And Lapi also helps Emma connect with Jack, her first friend at school.

Yes, Jack loves animals—and rabbits especially appeal to him. They are quiet and funny, and Jack loves knowing all the facts about them. I have a son with autism, and rabbits are his favorite pets. Our dog and guinea pigs are more sensory and make sounds that bother him. Emma and Jack’s friendship starts as many do, with a common bond, and that is Lapi. The rabbit stretches Jack and also stretches Emma.

Emma and Jack are both experiencing school after being homeschooled—what inspired that plot element?

I am a former public-school teacher and a strong believer in public-school education, but my son didn’t fit into that schooling model. The school building itself was an issue, given his sensory sensitivities, so I started homeschooling him. And my daughter was so jealous that he got to be home with me that I decided to homeschool her, too, from the end of third grade until she was ready for high school. She really enjoyed being homeschooled but was very excited to go back to public school. She and I had many honest conversations for this novel about the excitement and hard parts of starting public school after homeschooling.

Given the multiple personal threads you wove into the novel, did writing Because of the Rabbit come easily?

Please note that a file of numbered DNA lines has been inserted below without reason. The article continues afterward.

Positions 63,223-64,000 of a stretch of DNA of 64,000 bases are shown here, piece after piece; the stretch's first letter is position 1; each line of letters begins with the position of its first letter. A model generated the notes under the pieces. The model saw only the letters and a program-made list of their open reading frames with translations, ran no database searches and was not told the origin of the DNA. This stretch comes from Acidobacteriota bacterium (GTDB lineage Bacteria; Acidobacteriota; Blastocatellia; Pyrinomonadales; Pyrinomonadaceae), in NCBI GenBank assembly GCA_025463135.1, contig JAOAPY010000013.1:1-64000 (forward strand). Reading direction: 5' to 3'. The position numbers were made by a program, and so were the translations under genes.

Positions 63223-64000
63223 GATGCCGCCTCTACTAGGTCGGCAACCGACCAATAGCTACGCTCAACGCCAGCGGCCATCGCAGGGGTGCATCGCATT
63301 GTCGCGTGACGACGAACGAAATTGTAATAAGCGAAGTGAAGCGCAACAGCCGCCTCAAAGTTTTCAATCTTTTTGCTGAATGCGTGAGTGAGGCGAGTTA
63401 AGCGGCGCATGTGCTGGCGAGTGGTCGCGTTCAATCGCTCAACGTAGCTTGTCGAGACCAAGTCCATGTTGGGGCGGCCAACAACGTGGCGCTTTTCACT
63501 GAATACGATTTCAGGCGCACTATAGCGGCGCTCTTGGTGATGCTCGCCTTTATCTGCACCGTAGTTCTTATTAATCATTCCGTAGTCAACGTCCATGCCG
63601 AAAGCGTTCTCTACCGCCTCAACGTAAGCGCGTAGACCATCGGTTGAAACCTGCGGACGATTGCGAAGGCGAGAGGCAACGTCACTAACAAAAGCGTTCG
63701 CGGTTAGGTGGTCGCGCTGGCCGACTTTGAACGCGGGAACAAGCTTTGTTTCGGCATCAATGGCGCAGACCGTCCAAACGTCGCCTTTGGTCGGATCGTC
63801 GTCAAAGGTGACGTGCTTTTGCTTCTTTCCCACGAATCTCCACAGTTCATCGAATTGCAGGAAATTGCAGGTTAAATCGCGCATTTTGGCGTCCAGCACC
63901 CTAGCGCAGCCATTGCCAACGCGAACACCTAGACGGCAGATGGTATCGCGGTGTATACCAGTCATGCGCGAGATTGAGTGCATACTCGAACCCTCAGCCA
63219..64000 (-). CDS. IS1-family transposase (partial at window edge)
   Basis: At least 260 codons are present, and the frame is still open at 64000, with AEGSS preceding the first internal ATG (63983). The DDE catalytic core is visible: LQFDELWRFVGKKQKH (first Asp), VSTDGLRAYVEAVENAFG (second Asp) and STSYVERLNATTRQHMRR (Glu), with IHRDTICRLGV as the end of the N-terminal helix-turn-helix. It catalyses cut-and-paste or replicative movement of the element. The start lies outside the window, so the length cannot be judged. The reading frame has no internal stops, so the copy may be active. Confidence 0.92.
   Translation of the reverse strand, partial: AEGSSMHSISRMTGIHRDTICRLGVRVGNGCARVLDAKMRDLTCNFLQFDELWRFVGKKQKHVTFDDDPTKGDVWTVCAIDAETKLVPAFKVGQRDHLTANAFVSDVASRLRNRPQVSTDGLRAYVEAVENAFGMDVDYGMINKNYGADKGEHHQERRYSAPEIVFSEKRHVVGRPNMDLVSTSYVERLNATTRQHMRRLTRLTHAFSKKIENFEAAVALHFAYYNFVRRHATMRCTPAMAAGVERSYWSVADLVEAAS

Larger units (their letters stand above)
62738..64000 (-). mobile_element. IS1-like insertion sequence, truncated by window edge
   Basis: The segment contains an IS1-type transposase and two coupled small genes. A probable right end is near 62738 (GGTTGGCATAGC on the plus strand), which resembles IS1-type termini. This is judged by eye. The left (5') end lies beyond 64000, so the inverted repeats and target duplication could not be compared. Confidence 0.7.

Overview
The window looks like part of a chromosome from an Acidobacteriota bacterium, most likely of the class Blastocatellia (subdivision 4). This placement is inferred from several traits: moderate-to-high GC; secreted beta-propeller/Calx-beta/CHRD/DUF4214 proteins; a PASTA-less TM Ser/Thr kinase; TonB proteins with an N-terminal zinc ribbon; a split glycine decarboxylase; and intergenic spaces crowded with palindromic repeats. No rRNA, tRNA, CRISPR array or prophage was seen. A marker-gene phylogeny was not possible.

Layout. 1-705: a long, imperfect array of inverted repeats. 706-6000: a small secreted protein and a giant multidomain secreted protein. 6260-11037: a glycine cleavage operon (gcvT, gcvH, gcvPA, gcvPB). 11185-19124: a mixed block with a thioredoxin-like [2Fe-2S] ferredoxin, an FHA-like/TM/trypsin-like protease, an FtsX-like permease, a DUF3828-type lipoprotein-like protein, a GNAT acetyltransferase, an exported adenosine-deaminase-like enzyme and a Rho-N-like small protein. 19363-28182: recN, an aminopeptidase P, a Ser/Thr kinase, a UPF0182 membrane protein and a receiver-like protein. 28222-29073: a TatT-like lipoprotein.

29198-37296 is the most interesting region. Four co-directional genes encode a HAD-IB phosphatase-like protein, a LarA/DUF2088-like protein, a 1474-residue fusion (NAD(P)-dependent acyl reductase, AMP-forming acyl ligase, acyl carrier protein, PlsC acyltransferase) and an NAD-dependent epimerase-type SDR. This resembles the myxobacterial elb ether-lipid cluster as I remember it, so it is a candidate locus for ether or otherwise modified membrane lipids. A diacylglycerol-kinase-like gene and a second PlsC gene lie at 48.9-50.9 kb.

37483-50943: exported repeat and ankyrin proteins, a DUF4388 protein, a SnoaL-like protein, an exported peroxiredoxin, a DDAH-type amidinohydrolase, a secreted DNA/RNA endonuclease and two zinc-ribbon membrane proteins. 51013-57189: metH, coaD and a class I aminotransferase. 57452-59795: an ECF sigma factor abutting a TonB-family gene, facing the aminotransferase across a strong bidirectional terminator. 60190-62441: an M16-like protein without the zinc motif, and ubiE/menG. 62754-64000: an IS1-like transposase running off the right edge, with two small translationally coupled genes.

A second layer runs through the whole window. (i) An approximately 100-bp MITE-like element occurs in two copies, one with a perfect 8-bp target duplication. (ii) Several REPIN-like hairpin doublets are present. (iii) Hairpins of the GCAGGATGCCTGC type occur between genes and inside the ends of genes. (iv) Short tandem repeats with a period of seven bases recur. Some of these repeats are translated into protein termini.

Not at all. I started this book over at least three times, but that’s not uncommon for me. This is my fifth novel, and four of them I had to start over at least once, usually after that first edit letter came. When that happens, you have to do your best to take all the parts and make them work harder to get the story you wanted to tell.

Any chance readers will encounter Emma and Jack again?

I do love Emma, but I love each of my characters! I’ve never been moved to do a sequel, but if the right story about Emma shows up, I would consider telling it. And I feel that Jack has more to say to the world. I always end my books with a bit of an opening that gives readers the opportunity to take the next step without me. The most powerful books, the ones we can’t stop thinking of, are not tied up with a neat bow. Kids will often tell me what they think should happen next in my stories. One reader actually wrote me saying, “I’ve written the next chapter, and here it is. It’s okay with me if you want to publish it.”

What can your fans expect next?

I’m now working on a new chapter book series and have an idea for my next novel, but I won’t start it until summer since I have so many school visits scheduled. And my husband and I want to do new another photographic picture book—this one about guinea pigs. Our two adorable guinea pigs are not opposed to posing in toy cars and other spots. As long as treats are involved, they are happy to do anything! And in terms of books beyond that—we’ll see. But it’s likely that animals will be involved.

Because of the Rabbit by Cynthia Lord. Scholastic Press, $17.99 Mar. ISBN 978-0-545-91424-6